Personal injury lawyers are filing more claims as the two-year anniversary of the Metro-North train derailment in Bridgeport approaches – and with it the deadline for filing a personal injury lawsuit.More claims are being added to the already formidable number of lawsuits filed against the railroad by passengers who were injured in the crash.
As of about a month ago, 27 lawsuits involving 32 passengers had been filed in federal court, according to court records. In the past week, five more claims were filed, all claiming that it was Metro-North’s negligence in failing to properly maintain the tracks that led to the derailment.
More than 70 people were injured in the crash, which happened when a Metro-North Railroad train derailed in Bridgeport on May 17, 2013 and crashed into another train headed the opposite direction.
According to state statutes, any action to recover damages for personal injury must be brought within two years of the date when the injury is sustained or discovered.
Although some of the lawsuits have been settled, many are still unresolved because the passengers involved suffered serious injuries “many of which are permanent in nature,” personal injury lawyer Joel Faxon said.
Faxon and his firm, Faxon Law Group, are representing Elizabeth and Peter Sorensen, who filed their lawsuit against the railroad a week after the derailment. According to the complaint, Elizabeth Sorensen sustained severe fractures to her legs, arm and pelvis and had to undergo multiple surgeries.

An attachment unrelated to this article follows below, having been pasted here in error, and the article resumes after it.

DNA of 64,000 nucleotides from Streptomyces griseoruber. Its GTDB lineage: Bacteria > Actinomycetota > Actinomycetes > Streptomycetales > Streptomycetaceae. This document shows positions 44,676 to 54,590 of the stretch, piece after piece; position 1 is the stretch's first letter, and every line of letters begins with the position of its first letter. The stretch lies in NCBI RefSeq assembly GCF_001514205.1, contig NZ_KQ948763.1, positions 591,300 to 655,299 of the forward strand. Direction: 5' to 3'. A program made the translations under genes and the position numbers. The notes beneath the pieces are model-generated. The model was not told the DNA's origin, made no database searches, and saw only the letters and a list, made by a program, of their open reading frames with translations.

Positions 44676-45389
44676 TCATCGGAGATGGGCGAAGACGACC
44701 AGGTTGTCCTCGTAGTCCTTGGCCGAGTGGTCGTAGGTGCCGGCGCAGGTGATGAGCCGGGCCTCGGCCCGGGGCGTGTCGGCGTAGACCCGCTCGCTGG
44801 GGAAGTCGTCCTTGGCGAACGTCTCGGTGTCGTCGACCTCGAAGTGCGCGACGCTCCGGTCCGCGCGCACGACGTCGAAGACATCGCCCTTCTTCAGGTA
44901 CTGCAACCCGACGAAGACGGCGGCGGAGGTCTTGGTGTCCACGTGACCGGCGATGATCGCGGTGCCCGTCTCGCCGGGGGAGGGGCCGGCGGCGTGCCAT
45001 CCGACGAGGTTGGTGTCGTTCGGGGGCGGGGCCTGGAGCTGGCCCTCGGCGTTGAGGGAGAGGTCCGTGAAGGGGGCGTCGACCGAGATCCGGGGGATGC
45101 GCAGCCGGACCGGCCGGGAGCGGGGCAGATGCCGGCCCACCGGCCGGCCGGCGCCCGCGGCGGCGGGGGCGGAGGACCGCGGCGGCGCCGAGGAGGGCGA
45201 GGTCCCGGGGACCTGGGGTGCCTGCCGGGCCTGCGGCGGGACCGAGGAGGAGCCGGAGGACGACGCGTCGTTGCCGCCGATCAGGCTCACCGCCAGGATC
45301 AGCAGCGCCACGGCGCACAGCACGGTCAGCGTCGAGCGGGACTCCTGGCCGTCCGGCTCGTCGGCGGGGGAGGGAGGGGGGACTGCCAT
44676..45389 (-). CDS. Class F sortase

She also sustained brain trauma when she was thrown around the interior of the train when it derailed, according to her lawsuit.
The most recent lawsuits detail passenger injuries that vary from hand contusions to spinal cord injuries. All of the passengers claim that these injuries are the direct result of negligence or recklessness by Metro-North.
Faxon said he believes Metro-North “is actively trying to settle the cases” because the railroad knows it was at fault. After the crash, investigators found that a joint bar, used to join two sections of rail, was cracked. The piece had been replaced in April but was not properly inspected and maintained by Metro-North leading up to the crash, investigators found.
“You can’t have a train that doesn’t have a track,” Faxon said.
Metro-North’s attorneys declined to comment on the lawsuits.
The claims related to the derailment aren’t the only legal trouble facing the railroad. Personal injury lawyers for the family of the New York woman who was killed when a Metro-North train struck her SUV at a crossing in Valhalla, N.Y., in February recently filed a notice of claims – the first step toward a wrongful death lawsuit – against Metro-North and the Metropolitan Transit Authority, claiming that the conditions at the crossing were hazardous.
“This horrific accident was not the fault of Ellen Brody,” attorney Philip Russotti said in a statement. “It was due to a confluence of circumstances existing at the crossing which failed to meet standards of railroad crossing signage throughout this country, and which obviously prevented Mrs. Brody from having the knowledge necessary to protect herself.”
Five passengers in the first car of the train were killed in the crash. The National Transportation Safety Board is investigating.